Wiggins would no-doubt be a starter from Day 1 for the Noles (as he would be at all of these schools), and the opportunity to play in Florida in a premier conference and be the "savior" of the program might all appeal to Wiggins.
When it comes to wing players, Roy Williams and the Tar Heels are no stranger to sending guys to the NBA.
If that's the end-game for Wiggins (which it obviously is), then North Carolina is an obvious choice to go and improve his skills for at least one season while playing with fellow athletes in a disciplined, NBA-ready environment.
Just look at a guy like Harrison Barnes, now starring for the Golden State Warriors in the NBA. Barnes came in as highly-touted as Wiggins, but chose to stay and extra year in college and refine his skills even more.
The result was great for Barnes, and Williams can also boast names like Wayne Ellington, Danny Green and Marvin Williams when talking about what he's done to get small forwards ready for the NBA.
Kennedy Meeks, the highly rated center in the 2013 class who has already committed to the Heels, is working his best to recruit Wiggins to campus (as reported by Sherrill McMillan of Scout.com). Meeks and Wiggins would form a formidable one-two punch in the North Carolina lineup, and would rival anything the rest of the ACC would throw at UNC next season.
On the flip side, Wiggins would take on the considerable weight of the Duke-UNC rivalry, and be judged by his team's record in those games. Who knows, Wiggins might like that challenge, especially if he's looking to play at a storied program like UNC. If that's the only downside from his commitment to the Heels, then North Carolina will be involved until the final day with Wiggins.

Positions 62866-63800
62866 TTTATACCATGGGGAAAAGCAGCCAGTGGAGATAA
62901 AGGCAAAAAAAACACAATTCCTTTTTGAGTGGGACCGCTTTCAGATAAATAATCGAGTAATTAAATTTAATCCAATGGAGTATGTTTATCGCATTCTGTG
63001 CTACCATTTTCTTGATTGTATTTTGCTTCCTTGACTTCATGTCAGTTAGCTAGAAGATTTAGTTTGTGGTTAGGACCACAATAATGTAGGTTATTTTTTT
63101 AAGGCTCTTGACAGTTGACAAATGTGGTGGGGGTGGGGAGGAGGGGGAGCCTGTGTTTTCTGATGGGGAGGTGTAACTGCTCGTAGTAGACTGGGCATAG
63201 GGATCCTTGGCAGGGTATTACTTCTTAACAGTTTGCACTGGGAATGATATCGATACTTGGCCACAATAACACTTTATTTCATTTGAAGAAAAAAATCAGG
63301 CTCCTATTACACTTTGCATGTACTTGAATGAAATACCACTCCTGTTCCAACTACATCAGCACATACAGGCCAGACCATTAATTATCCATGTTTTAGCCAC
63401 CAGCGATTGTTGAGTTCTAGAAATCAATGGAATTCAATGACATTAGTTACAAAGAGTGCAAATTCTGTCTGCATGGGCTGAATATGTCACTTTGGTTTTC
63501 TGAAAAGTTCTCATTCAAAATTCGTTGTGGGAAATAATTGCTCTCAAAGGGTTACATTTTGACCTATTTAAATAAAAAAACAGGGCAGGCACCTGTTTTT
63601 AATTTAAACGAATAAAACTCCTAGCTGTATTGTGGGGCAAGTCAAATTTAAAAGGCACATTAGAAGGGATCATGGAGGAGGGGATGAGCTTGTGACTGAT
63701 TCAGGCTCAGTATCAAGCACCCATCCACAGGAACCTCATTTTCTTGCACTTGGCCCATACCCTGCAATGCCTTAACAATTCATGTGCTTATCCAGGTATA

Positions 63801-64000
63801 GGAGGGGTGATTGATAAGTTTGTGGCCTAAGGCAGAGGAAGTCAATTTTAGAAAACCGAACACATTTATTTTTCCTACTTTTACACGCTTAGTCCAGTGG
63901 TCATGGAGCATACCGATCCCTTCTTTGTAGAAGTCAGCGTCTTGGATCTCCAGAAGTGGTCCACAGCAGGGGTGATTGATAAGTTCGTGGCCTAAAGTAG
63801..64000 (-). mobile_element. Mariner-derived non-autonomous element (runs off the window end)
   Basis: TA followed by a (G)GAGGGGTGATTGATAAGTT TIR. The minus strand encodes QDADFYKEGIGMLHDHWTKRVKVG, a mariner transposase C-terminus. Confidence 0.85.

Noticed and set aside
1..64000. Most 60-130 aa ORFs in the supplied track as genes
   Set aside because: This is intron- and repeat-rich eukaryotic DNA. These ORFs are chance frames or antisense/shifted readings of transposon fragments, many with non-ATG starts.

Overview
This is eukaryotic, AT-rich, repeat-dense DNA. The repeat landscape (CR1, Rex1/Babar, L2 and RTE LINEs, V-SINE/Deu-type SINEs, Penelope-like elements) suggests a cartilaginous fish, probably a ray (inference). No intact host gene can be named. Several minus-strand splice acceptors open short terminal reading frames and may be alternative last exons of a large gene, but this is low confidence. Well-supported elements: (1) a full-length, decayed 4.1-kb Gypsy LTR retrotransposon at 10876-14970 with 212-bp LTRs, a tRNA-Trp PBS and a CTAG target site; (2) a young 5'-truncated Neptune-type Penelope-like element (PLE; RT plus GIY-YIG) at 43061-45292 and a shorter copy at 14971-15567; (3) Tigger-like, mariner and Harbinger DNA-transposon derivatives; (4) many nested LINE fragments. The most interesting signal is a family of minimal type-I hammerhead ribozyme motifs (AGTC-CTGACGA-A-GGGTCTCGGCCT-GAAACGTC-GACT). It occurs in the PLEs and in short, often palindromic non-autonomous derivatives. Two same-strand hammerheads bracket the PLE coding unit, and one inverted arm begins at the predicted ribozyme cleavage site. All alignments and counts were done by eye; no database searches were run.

For starters, Wiggins would complete the most storied recruiting class in college basketball history if he wound up at Kentucky.
With Wiggins joining Aaron and Andrew Harrison, Dakari Johnson, James Young, Marcus Lee, Derrick Willis and newly signed Julius Randle, the Wildcats would officially be in contention for the 2014 title without any time together on the court.
That kind of depth is absolutely unheard of, and it makes the Wildcats one of the favorites for the best player in the country down to the final day.
However, would Wiggins want to come into this kind of logjam?
Where should Wiggins sign?
If he loves competition, the answer is yes. There's no guarantee Alex Poythress goes pro, and James White is also a talented small forward who John Calipari will have to work with next season. That kind of depth might scare off Wiggins, especially when a starting job is officially lined up at every other school he would attend.
For clarification, I think Wiggins would win the job at Kentucky outright. He has proven time and again during his high school career that he is a force, and has two or three more chances during showcases over the next few months.
Any of these schools would be great fits for the youngster from Canada, and he'll have some serious choices to make over the next few weeks and months. There's pros and cons at every school for every top prospects, only confounded by the media attention and celebrity status that high school stars garner these days.
No one has gotten more attention than Wiggins, and we'll see how that affects his college choice.